George Santos is now a member of Congress amid ongoing investigations

Republican George Santos became a full member of the 118th Congress early Saturday morning, sworn in to represent part of New York City and Long Island for, presumably, a two-year term.

So far, Santos has resisted calls to resign following revelations about his background, which he appears to have largely fabricated. His fellow Republicans have also shown little appetite to pressure him to resign.

The list of things he appears to have made up is staggering, including apparent falsehoods about his religious affiliation, educational background, ancestry—even his mother’s death.

But whether he can be prosecuted is still an open question.

Santos faces federal and local investigations: Authorities in Nassau County, New York, have vowed to prosecute any wrongdoing while federal prosecutors have said they are probing his finances.

Marjorie Taylor Greene chats with George Santos on Thursday.
Marjorie Taylor Greene chats with George Santos on Thursday.

Win McNamee via Getty Images

Santos admitted to “exaggerating[ing]” and “embellished” his resume after The New York Times said reporters could not substantiate several basic details about him, such as that he worked for Goldman Sachs, graduated from Baruch College, or ran an animal rescue charity called Friends of Pets United. The Times report also cast doubt on the source of his income and wealth, finding little evidence that his supposed family business actually exists.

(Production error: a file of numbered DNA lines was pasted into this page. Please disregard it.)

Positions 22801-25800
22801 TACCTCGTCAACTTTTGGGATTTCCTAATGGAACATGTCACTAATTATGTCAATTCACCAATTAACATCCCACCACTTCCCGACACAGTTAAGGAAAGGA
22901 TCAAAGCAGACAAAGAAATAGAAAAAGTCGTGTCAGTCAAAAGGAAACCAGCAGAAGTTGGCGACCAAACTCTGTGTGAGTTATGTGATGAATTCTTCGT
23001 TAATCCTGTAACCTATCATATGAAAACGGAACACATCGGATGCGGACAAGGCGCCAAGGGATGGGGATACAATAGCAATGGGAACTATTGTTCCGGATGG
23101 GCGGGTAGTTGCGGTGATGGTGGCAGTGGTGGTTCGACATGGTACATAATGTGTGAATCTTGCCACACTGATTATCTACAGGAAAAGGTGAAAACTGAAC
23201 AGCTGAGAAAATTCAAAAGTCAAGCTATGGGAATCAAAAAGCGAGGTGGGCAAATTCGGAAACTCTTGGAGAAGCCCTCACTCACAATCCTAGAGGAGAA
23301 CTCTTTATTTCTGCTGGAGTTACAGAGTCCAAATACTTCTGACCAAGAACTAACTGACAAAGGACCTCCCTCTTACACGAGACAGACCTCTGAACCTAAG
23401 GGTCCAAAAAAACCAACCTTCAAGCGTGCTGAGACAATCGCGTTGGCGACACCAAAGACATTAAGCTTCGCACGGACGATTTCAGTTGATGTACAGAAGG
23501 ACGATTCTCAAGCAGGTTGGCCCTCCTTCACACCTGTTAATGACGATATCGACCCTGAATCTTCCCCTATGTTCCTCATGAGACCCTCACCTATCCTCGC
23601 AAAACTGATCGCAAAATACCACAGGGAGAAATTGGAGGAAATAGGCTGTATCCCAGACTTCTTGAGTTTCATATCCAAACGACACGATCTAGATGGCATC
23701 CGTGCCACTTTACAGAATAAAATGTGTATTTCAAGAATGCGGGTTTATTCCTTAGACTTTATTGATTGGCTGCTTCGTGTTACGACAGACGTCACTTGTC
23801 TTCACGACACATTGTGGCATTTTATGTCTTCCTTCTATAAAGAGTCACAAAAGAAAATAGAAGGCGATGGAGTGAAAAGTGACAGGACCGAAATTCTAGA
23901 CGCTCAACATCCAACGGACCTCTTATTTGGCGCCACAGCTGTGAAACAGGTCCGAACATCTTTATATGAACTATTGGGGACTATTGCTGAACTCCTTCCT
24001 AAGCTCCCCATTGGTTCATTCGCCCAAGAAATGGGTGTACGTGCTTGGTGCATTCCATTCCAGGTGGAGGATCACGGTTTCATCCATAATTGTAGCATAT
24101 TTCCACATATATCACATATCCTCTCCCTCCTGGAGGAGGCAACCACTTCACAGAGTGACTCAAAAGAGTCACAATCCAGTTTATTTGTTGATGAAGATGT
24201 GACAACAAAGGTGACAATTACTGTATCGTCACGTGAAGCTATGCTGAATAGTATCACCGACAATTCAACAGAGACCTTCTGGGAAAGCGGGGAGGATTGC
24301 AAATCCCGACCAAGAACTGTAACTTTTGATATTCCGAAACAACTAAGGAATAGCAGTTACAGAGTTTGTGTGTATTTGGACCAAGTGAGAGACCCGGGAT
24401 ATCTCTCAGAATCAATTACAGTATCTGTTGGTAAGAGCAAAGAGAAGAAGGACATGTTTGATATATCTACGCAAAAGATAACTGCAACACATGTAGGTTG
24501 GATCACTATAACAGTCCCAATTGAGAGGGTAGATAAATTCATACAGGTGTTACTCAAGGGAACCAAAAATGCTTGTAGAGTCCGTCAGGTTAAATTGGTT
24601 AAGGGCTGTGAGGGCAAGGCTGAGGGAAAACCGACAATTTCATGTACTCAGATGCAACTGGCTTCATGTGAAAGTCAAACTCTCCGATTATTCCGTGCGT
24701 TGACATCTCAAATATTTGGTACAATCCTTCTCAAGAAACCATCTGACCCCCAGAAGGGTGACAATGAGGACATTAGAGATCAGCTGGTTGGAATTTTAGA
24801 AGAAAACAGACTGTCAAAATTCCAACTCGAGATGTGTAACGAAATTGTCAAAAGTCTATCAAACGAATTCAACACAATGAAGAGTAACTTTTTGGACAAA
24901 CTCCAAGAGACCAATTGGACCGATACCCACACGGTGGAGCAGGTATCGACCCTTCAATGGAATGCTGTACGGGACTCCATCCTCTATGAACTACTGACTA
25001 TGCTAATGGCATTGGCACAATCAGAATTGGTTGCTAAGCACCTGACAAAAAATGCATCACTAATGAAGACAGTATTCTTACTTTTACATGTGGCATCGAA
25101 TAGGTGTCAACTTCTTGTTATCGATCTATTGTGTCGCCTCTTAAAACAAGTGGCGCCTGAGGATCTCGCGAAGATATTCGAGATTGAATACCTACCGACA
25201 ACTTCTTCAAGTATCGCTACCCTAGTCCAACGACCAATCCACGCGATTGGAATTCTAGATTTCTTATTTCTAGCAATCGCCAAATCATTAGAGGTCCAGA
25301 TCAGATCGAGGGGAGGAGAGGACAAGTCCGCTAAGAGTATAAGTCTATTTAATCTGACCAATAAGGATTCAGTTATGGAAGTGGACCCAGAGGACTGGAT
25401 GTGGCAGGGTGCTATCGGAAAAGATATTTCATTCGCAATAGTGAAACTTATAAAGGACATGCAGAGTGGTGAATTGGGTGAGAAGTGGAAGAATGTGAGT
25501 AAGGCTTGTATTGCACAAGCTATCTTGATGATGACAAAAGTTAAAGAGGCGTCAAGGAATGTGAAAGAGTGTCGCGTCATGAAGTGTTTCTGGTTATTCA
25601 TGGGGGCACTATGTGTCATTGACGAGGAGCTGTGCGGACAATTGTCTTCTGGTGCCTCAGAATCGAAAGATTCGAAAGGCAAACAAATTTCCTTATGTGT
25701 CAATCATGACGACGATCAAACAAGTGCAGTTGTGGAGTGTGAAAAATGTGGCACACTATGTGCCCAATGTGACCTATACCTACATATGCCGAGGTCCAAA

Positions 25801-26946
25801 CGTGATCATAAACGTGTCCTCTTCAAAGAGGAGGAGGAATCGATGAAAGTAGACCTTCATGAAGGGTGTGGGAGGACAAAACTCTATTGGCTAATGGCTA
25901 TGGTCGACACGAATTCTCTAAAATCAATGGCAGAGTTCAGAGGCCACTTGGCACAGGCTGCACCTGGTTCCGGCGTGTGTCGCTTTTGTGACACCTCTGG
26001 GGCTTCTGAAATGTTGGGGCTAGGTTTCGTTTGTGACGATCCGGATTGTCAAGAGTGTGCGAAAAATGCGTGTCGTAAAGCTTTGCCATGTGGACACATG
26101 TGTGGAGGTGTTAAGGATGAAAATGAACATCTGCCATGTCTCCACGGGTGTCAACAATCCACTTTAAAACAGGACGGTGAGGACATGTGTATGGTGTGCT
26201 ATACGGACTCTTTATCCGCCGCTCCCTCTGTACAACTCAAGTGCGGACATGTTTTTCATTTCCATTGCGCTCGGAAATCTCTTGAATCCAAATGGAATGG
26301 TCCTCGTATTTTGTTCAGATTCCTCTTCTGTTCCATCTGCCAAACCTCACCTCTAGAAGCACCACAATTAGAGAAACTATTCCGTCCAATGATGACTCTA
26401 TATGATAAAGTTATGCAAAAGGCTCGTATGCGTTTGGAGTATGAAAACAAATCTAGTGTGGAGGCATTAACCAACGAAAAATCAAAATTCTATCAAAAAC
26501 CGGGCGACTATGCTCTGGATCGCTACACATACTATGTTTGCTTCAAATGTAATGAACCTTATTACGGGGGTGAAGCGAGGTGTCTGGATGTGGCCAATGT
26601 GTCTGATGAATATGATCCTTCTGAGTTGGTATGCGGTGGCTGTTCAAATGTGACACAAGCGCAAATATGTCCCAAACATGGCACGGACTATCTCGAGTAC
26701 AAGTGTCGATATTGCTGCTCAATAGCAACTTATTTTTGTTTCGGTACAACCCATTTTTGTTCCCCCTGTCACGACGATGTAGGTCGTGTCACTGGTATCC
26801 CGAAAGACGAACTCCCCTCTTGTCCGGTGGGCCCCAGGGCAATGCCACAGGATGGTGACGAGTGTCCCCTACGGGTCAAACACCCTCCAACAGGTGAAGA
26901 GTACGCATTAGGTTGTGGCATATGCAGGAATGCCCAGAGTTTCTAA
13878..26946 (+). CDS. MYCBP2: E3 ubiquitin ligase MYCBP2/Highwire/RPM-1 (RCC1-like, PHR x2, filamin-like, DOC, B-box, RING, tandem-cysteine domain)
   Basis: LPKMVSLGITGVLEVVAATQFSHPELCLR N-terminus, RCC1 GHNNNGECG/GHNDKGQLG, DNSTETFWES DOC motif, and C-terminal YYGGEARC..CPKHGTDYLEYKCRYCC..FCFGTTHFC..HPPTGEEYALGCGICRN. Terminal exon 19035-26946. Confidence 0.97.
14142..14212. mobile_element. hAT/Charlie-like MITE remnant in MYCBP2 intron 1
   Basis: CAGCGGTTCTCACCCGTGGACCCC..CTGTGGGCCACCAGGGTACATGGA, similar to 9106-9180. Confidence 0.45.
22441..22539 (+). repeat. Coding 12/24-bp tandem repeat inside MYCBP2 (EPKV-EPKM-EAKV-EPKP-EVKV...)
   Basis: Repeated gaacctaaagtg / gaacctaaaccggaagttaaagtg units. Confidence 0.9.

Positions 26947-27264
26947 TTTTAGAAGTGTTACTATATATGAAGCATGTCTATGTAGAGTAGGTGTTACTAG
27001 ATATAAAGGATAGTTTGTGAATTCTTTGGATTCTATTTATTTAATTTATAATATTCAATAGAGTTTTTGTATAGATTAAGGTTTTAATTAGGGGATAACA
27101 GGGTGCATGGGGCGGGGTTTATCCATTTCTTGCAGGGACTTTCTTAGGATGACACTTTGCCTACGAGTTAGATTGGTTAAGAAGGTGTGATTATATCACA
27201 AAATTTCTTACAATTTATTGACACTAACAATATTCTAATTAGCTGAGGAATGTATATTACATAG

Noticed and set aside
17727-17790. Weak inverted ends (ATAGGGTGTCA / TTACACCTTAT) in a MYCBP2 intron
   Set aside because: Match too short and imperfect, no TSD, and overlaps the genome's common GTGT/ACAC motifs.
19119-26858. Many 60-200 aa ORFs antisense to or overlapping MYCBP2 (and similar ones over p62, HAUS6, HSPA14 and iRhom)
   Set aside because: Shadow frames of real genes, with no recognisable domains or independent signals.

Questions also hang over how he financed his successful campaign. Santos beat Democrat Robert Zimmerman by about eight points in November, becoming the first openly gay freshman Republican in the House.

“I’m not a criminal,” he told The New York Post in late December.

“This [controversy] will not deter me from having good legislative success. I want to be efficient. I’m going to be good.”

Santos’ new Republican colleagues, for their part, do not seem to have given him the warmest welcome. After being mobbed by reporters as soon as he arrived on Capitol Hill on Tuesday, Santos was later pictured sitting alone during House Republicans’ protracted battle to pick a leader. But as the week progressed, he was seen chatting amicably with another controversial House Republican — Rep. Marjorie Taylor Greene (R-Ga.).

Republicans finally chose Rep. Kevin McCarthy (R-Calif.) to speak in the House of Representatives late Friday night, allowing the congressmen to be sworn in and officially seated.

Santos voted for McCarthy in all 15 rounds.

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